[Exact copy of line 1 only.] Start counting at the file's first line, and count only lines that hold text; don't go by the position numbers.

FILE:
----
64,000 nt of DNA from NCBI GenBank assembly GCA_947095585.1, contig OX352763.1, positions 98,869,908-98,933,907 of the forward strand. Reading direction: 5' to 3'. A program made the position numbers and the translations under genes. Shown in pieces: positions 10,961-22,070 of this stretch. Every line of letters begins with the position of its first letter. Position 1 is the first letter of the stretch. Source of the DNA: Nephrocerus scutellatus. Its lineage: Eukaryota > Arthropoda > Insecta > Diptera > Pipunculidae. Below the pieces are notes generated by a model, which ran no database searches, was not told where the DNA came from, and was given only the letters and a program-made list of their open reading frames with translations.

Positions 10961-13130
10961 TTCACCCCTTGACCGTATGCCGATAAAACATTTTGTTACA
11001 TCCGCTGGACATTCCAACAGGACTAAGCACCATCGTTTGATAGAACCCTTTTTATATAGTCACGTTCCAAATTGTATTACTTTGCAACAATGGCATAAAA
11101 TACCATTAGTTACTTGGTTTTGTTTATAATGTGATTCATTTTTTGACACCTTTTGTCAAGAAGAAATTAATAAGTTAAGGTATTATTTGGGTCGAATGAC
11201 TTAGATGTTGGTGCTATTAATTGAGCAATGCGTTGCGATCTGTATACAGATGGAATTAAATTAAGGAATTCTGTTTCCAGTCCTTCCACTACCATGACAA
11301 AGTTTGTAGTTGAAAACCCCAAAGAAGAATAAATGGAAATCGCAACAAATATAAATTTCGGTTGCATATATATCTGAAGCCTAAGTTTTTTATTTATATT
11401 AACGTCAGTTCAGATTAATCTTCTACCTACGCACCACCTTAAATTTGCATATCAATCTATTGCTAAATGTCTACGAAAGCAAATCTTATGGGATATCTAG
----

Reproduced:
64,000 nt of DNA from NCBI GenBank assembly GCA_947095585.1, contig OX352763.1, positions 98,869,908-98,933,907 of the forward strand. Reading direction: 5' to 3'. A program made the position numbers and the translations under genes. Shown in pieces: positions 10,961-22,070 of this stretch. Every line of letters begins with the position of its first letter. Position 1 is the first letter of the stretch. Source of the DNA: Nephrocerus scutellatus. Its lineage: Eukaryota > Arthropoda > Insecta > Diptera > Pipunculidae. Below the pieces are notes generated by a model, which ran no database searches, was not told where the DNA came from, and was given only the letters and a program-made list of their open reading frames with translations.